The antifungal action of MTA against C. albicans was evaluated by using the tube dilution test. [17] Stock cultures of six strains of C. albicans clinically isolated from the oral cavity (strains 1-6: C-89, E-175, C-304, E-259, C-176, and E-170) and a standard strain (strain 7: Microbial type culture collection (MTCC) 3017) were obtained. Fresh inoculate of the microorganism was prepared by growing overnight cultures until a complete suspension of growth was achieved. The cultures were diluted in a pre-warmed broth to achieve a final density of 10 4 colony-forming unit (CFU)/spot.

One-milliliter aliquots of the test C. albicans were taken from the broth culture and added to sterile capped test tubes of each experimental and positive control group. All experimental and control groups were then incubated at 37°C and evaluated at 1-, 24-, 72-, and 168-h (7 days) time periods. At each time period, 0.1 ml of samples from each tube was subcultured on Sabouraud's dextrose agar plates (Hi-Media Laboratories, Mumbai, India). Any growth appearing was smeared and stained to confirm presence of C. albicans.

Differences among the groups were statistically analyzed using Kruskal-Wallis and Mann-Whitney U tests (Statistical Package for the Social Sciences (SPSS) 7 software). If the calculated critical values were at least as large as the respective critical values at the 0.05 level, then calculations were considered statistically significant in this study.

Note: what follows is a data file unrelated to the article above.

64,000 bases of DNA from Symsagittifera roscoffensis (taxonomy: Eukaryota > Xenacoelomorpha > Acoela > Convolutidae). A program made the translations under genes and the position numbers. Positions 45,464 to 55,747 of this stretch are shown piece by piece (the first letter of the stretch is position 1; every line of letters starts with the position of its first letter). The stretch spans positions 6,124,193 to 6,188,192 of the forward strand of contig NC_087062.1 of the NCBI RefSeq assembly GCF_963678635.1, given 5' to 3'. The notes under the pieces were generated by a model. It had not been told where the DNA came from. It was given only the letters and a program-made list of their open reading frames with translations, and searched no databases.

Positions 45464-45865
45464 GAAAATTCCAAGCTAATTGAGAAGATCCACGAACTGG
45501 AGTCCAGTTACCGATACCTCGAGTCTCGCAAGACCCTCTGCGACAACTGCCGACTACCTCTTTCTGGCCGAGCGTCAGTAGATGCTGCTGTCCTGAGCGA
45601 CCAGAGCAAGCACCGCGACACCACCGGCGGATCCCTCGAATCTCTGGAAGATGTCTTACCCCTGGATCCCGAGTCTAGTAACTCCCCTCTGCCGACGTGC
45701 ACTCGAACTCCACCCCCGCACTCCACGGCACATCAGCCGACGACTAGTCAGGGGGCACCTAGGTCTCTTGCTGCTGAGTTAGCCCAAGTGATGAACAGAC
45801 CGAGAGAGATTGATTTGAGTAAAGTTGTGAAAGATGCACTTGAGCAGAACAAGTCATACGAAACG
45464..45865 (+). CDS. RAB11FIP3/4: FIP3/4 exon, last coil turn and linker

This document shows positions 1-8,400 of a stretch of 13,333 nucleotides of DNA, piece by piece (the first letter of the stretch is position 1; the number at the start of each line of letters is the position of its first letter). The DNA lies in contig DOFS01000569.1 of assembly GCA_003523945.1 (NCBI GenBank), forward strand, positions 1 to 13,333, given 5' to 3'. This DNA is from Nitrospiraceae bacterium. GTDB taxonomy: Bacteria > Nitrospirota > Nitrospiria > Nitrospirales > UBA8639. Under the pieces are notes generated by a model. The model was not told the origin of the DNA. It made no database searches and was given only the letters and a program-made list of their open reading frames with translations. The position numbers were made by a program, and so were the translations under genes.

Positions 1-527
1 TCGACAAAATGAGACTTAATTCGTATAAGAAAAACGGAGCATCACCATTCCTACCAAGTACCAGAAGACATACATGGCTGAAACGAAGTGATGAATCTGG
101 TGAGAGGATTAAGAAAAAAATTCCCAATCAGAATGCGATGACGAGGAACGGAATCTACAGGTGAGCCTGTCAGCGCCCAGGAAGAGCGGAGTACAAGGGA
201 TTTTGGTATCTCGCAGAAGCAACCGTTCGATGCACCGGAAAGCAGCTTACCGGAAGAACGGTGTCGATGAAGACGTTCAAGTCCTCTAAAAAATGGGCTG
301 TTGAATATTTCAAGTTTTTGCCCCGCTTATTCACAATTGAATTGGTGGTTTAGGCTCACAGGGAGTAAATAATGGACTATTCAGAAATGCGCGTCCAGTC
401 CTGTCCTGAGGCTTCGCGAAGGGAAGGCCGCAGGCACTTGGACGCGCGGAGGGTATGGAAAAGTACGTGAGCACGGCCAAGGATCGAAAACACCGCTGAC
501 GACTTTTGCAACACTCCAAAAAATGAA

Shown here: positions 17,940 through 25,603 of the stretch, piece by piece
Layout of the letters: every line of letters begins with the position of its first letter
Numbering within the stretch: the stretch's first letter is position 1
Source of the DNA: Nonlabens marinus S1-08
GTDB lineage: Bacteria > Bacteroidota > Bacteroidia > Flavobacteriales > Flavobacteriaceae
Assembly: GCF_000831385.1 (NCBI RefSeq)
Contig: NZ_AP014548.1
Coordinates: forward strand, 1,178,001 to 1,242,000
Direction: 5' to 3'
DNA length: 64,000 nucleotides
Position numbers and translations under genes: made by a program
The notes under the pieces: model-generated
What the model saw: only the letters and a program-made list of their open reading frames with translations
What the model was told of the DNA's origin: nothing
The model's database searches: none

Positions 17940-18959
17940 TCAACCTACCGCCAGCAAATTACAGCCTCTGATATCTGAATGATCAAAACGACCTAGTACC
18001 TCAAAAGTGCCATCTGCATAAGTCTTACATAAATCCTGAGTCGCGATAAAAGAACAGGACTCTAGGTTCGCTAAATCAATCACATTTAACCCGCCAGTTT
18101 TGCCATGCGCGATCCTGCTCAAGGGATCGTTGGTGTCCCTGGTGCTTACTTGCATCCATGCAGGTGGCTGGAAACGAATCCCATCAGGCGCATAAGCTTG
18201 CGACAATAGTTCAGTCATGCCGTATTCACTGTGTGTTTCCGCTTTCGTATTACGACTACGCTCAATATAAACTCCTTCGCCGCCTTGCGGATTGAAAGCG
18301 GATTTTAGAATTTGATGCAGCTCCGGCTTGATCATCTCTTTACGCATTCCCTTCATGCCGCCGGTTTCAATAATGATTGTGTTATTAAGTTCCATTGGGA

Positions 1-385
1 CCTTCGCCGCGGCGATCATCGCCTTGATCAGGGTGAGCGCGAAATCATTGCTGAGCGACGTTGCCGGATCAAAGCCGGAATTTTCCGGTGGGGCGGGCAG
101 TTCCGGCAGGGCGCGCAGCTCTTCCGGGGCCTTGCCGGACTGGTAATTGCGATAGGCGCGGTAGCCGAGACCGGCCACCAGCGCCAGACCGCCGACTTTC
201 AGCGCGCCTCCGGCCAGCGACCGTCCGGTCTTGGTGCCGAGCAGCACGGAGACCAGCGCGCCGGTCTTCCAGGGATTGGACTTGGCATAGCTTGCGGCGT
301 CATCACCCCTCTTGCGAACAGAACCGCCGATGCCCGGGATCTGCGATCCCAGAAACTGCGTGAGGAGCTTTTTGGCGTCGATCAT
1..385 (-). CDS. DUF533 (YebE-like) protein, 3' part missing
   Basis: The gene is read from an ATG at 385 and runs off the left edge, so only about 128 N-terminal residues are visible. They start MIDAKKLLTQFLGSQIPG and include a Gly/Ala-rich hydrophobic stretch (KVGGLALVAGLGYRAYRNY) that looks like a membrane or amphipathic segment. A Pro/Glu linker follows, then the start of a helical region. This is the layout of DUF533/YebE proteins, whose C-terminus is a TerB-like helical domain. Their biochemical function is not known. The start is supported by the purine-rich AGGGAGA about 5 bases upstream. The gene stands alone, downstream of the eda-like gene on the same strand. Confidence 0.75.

Results Top


Generally, a direct correlation was found between MTA concentrations and its inhibition effect on C. albicans growth. Differing behavior patterns of various strains of C. albicans were also seen [Table 1]. Strains 1 and 2 were inhibited at all concentrations during all the time periods. Strains 5, 6, and 7 displayed intermediate resistance to MTA, whereas strains 3 and 4 appeared to be most resistant. The negative controls showed no fungal growth at any time period, whereas the positive controls always showed fungal growth.
Table 1: Effect of various MTA concentrations on growth of C. albicans strains

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Statistically, a significant difference was found between tubes containing either strain 3 or 4 and tubes containing other strains at all MTA concentrations at the 1-day time period (P < 0.001). A significant difference was found between tubes containing strain 3 and tubes containing other strains at MTA concentrations of 12.5 and 25 mg/ml at the 3-days time period (P < 0.001). A significant difference was also found between tubes containing 12.5 mg/ml and tubes containing higher concentrations of MTA at the 7-days time period (P < 0.001).